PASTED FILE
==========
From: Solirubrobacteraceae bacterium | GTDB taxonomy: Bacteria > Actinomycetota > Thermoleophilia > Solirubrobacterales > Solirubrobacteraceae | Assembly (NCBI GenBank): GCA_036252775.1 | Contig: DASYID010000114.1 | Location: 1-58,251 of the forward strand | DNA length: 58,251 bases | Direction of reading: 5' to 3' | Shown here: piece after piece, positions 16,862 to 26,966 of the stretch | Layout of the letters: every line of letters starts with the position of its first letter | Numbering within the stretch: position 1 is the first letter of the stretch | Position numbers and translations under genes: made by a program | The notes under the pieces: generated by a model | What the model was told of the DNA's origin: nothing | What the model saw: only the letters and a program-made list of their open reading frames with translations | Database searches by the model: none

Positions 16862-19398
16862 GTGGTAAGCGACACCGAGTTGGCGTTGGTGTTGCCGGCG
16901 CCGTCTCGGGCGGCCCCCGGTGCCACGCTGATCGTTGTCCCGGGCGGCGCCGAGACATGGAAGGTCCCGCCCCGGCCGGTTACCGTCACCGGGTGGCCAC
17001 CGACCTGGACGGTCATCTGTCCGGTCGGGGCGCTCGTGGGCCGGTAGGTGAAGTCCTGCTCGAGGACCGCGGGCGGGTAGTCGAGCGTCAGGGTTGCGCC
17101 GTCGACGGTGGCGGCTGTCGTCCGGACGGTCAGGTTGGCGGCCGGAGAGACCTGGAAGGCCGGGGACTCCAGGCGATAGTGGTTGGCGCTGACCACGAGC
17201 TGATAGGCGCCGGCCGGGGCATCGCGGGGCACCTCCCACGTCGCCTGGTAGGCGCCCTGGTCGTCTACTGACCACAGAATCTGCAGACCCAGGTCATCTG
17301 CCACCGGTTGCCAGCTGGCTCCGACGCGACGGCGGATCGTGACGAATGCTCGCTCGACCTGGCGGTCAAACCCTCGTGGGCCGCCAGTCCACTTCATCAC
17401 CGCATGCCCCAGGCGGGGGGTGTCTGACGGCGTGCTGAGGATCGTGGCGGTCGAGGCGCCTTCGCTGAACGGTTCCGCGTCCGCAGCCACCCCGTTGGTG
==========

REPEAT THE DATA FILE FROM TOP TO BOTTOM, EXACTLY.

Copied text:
From: Solirubrobacteraceae bacterium | GTDB taxonomy: Bacteria > Actinomycetota > Thermoleophilia > Solirubrobacterales > Solirubrobacteraceae | Assembly (NCBI GenBank): GCA_036252775.1 | Contig: DASYID010000114.1 | Location: 1-58,251 of the forward strand | DNA length: 58,251 bases | Direction of reading: 5' to 3' | Shown here: piece after piece, positions 16,862 to 26,966 of the stretch | Layout of the letters: every line of letters starts with the position of its first letter | Numbering within the stretch: position 1 is the first letter of the stretch | Position numbers and translations under genes: made by a program | The notes under the pieces: generated by a model | What the model was told of the DNA's origin: nothing | What the model saw: only the letters and a program-made list of their open reading frames with translations | Database searches by the model: none

Positions 16862-19398
16862 GTGGTAAGCGACACCGAGTTGGCGTTGGTGTTGCCGGCG
16901 CCGTCTCGGGCGGCCCCCGGTGCCACGCTGATCGTTGTCCCGGGCGGCGCCGAGACATGGAAGGTCCCGCCCCGGCCGGTTACCGTCACCGGGTGGCCAC
17001 CGACCTGGACGGTCATCTGTCCGGTCGGGGCGCTCGTGGGCCGGTAGGTGAAGTCCTGCTCGAGGACCGCGGGCGGGTAGTCGAGCGTCAGGGTTGCGCC
17101 GTCGACGGTGGCGGCTGTCGTCCGGACGGTCAGGTTGGCGGCCGGAGAGACCTGGAAGGCCGGGGACTCCAGGCGATAGTGGTTGGCGCTGACCACGAGC
17201 TGATAGGCGCCGGCCGGGGCATCGCGGGGCACCTCCCACGTCGCCTGGTAGGCGCCCTGGTCGTCTACTGACCACAGAATCTGCAGACCCAGGTCATCTG
17301 CCACCGGTTGCCAGCTGGCTCCGACGCGACGGCGGATCGTGACGAATGCTCGCTCGACCTGGCGGTCAAACCCTCGTGGGCCGCCAGTCCACTTCATCAC
17401 CGCATGCCCCAGGCGGGGGGTGTCTGACGGCGTGCTGAGGATCGTGGCGGTCGAGGCGCCTTCGCTGAACGGTTCCGCGTCCGCAGCCACCCCGTTGGTG